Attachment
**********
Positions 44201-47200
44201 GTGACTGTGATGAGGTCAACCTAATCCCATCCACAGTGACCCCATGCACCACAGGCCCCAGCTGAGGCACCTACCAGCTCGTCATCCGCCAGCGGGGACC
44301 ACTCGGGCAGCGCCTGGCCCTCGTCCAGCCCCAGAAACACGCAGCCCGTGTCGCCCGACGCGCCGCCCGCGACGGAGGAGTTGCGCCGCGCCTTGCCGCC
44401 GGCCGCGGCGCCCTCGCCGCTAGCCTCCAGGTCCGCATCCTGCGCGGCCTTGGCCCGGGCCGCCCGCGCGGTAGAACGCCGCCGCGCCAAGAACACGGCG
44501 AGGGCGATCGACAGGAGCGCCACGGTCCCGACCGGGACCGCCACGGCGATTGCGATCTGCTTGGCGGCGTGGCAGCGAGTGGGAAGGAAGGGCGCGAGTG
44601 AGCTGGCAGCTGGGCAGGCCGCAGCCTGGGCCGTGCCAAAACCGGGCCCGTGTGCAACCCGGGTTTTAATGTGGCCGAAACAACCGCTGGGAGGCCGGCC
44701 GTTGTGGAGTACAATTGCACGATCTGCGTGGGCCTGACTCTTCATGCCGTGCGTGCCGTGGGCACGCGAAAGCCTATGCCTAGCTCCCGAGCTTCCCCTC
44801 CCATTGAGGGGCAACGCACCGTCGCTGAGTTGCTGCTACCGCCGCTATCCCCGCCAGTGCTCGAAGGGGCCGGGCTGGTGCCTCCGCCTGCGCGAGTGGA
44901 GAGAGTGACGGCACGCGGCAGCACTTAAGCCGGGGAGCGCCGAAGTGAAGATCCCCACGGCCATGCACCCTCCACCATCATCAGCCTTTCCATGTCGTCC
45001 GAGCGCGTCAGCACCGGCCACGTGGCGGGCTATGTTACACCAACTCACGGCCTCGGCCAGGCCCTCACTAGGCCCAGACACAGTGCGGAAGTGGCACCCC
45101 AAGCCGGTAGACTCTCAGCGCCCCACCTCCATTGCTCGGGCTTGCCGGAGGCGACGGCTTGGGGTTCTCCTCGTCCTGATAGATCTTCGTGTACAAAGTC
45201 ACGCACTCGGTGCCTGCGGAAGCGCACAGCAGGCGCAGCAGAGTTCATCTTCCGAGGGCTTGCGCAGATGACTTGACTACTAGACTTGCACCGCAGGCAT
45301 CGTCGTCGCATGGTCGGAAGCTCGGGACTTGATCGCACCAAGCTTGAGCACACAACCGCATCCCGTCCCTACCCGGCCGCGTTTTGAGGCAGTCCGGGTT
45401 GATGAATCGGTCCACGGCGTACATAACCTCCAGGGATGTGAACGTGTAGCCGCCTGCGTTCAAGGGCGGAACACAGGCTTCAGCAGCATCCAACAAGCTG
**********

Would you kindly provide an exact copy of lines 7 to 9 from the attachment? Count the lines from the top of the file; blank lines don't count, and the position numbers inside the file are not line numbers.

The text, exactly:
44701 GTTGTGGAGTACAATTGCACGATCTGCGTGGGCCTGACTCTTCATGCCGTGCGTGCCGTGGGCACGCGAAAGCCTATGCCTAGCTCCCGAGCTTCCCCTC
44801 CCATTGAGGGGCAACGCACCGTCGCTGAGTTGCTGCTACCGCCGCTATCCCCGCCAGTGCTCGAAGGGGCCGGGCTGGTGCCTCCGCCTGCGCGAGTGGA
44901 GAGAGTGACGGCACGCGGCAGCACTTAAGCCGGGGAGCGCCGAAGTGAAGATCCCCACGGCCATGCACCCTCCACCATCATCAGCCTTTCCATGTCGTCC